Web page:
PA and Exercise in Patients With Asthma
Several population-based studies have shown patients with asthma engage in less PA and are more sedentary than their non-asthmatic counterparts.[8,9] The decreased levels of PA are related to the fear of triggering asthma symptoms, weather affecting asthma, time constraints, and the belief that PA should be avoided in asthma and not because of their degree of airway obstruction.
In up to 90% of patients with asthma, exercise is a trigger of asthma symptoms such as cough, wheezing, or shortness of breath. During exercise, there is a net loss of heat, water, or both, due to hyperventilation of air that is cooler and dryer than the lung, which leads to bronchoconstriction. With proper premedication before exercise and the use of warm-up and cool-down exercises (15 minutes each), the incidence of exercise-induced asthma symptoms is low. Extensive literature exists supporting the safety and benefits of exercise conditioning on cardiopulmonary fitness, asthma symptoms, and asthma-related quality of life. Both the American College of Sports Medicine (ACSM) and American Thoracic Society (ATS) recommend regular exercise for patients with asthma.[11,12]
Currently, the ACSM recommends engaging in aerobic exercise at least 2–3 days per week, yet < 50% of patients meet this recommendation. Aerobic exercises, such as walking or exercises that use large muscle groups, are recommended for patients with asthma, whereas other exercises, such as running, cycling, and basketball, may be more likely to cause symptoms of exercise-induced asthma. Currently, there is no consensus on the optimum intensity of exercise, but exercising at 50% of peak oxygen uptake or at limits as tolerated by symptoms is recommended. The optimal duration of exercise is 20–30 minutes of continuous activity, although patients starting an exercise program may need to work up to this goal gradually. The ACSM guidelines endorse the use of exercise prescriptions for patients with asthma, although most existing data are in patients with COPD.
Although a formal pulmonary rehabilitation (PR) program is frequently recommended in patients with COPD (see below), there have been few trials evaluating PR among adults with asthma. Thus far, existing data suggest that exercise training and rehabilitation improve exercise tolerance and/or health status/quality of life in persons with asthma. The ATS recommends PR for patients whose lung disease (including asthma) results in loss of independence; anxiety or breathlessness with activities; or limitations in social, leisure, indoor, or outdoor activities. It is important to distinguish between formal exercise defined by objective physiologic changes and routine gradual, moderate-intensity physical activities, such as walking or playing.
It is possible that a more frequent (ie, daily) moderate-intensity activity like walking is what confers the protective effects in asthma. Walking interventions in patients with asthma can improve quality of life and asthma control. Whether other outcomes are impacted, such as reduced health care utilization, needs further study.
About half of asthma may be triggered or worsened by exposure to allergens, such as house dust mites, molds, pests (cockroaches, rodents), animal dander, and pollen. Moreover, these allergens may also cause rhinitis, inflammation in the nasal passages that makes it difficult for patients to engage in physical activity. An evaluation by an allergist/immunologist should be considered before starting an exercise program, to help identify triggering allergens, review avoidance measures, and consider addition of pharmacologic treatments if necessary (see Table 1 for additional practical tips for patients).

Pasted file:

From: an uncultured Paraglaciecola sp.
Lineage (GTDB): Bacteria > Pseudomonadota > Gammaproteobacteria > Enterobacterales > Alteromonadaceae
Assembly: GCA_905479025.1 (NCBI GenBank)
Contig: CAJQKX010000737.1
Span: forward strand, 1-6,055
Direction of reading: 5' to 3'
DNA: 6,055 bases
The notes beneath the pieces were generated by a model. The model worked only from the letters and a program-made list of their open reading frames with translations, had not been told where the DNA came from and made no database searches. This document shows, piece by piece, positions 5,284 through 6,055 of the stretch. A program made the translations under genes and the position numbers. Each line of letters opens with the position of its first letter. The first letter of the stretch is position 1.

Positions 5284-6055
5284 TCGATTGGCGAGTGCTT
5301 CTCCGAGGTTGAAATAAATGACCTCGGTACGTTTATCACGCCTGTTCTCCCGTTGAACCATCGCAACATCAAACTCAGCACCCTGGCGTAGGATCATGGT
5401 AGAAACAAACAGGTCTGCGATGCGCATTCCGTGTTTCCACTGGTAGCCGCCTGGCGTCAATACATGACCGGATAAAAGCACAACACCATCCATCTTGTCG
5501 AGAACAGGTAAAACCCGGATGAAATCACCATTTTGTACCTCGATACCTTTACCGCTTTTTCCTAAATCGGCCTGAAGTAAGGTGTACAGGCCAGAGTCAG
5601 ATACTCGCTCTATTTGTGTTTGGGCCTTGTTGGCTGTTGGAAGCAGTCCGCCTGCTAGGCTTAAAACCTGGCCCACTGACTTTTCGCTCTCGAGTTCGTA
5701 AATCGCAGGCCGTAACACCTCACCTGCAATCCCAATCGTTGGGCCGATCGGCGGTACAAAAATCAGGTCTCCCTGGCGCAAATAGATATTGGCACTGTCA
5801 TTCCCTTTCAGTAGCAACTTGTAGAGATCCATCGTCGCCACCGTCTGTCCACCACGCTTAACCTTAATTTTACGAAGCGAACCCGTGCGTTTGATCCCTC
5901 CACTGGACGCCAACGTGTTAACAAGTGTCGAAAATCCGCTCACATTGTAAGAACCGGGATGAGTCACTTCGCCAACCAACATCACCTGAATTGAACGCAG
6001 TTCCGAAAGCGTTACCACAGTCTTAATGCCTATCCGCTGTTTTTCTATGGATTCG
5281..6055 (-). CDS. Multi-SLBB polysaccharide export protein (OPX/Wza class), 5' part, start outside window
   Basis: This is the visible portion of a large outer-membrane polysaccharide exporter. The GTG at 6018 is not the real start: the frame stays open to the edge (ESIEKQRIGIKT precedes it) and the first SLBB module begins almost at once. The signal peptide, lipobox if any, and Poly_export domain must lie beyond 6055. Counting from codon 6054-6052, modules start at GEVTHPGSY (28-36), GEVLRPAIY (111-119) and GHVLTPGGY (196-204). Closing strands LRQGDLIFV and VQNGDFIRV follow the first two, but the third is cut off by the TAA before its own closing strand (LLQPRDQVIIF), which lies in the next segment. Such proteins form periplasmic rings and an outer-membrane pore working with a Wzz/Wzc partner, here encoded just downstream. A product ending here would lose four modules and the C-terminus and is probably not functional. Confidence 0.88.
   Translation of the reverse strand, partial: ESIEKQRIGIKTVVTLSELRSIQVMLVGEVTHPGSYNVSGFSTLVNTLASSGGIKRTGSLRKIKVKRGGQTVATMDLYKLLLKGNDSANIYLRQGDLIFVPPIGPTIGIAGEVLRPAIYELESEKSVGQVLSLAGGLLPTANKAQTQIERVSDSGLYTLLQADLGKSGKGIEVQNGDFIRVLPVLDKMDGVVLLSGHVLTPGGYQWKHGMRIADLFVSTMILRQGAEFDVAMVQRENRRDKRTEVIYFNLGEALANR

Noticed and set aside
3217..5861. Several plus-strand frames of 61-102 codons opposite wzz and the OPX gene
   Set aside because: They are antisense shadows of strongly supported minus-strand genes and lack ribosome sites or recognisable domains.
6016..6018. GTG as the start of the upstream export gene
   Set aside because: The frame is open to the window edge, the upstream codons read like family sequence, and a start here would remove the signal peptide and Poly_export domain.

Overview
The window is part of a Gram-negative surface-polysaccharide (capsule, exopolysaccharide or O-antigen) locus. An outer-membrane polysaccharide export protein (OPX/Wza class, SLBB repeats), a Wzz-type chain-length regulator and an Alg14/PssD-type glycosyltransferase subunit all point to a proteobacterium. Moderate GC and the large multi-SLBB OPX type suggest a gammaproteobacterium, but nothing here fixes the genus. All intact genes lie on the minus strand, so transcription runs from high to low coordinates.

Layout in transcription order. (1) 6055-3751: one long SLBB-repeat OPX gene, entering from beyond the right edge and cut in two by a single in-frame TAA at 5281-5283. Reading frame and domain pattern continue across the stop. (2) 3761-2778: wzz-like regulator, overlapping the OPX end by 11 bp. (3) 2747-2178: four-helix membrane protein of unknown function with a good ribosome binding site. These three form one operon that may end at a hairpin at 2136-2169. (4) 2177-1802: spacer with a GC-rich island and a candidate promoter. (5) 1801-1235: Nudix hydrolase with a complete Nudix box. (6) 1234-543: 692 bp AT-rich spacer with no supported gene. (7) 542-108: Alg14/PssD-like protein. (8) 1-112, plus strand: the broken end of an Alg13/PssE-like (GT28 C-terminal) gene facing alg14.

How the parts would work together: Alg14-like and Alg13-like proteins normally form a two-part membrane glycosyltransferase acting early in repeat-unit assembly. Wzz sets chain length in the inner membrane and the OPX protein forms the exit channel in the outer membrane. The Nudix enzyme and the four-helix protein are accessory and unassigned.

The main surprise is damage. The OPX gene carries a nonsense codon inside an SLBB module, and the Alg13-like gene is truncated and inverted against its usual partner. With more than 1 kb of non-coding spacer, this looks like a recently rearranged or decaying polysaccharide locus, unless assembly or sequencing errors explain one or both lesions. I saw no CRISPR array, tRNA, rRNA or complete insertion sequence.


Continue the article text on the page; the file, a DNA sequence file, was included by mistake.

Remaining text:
The National Asthma Education and Prevention Program guidelines for the management of asthma recommend that clinicians advise patients to avoid, to the extent possible, exertion or exercise outside when levels of air pollution are high. The relationship between increased levels of air pollution and asthma risk and impairment are well documented, with increases in asthma exacerbations and emergency care visits. The relationship between PA, exercise, and air pollution is not as clear. One foundational epidemiologic study found that heavy outdoor exercise in a high ozone concentration was associated with a higher risk of asthma in school-aged children. Air pollution should be taken into consideration when asthma patients engage in PA, especially in outdoor urban environments. To limit the effects of poor air quality during PA and exercise, patients should be advised to check air pollution levels (Table 1). On poor air quality days, patients should be instructed to avoid outdoor PA and exercise, engage in indoor PA and exercise, or reduce the intensity and duration of the outdoor activity. Further, patients should be advised to avoid engaging in PA and exercise in high-pollution areas, such as within 50 feet of a road, and when pollution levels tend to be highest, often midday or afternoon.
In addition to engaging in aerobic exercise, other alternative exercises, such as yoga or breathing exercises, should be considered. Both yoga and diaphragmatic breathing exercises have been shown to lead to improvements in asthma-related quality of life and asthma symptoms.[16,17] The mechanistic pathways of how these exercises improve asthma are not fully elucidated, and randomized, controlled trials with larger samples sizes and high reporting quality are needed to confirm these preliminary effects.
Journal for Nurse Practitioners. 2017;13(1):41-46. © 2017 Elsevier Science, Inc.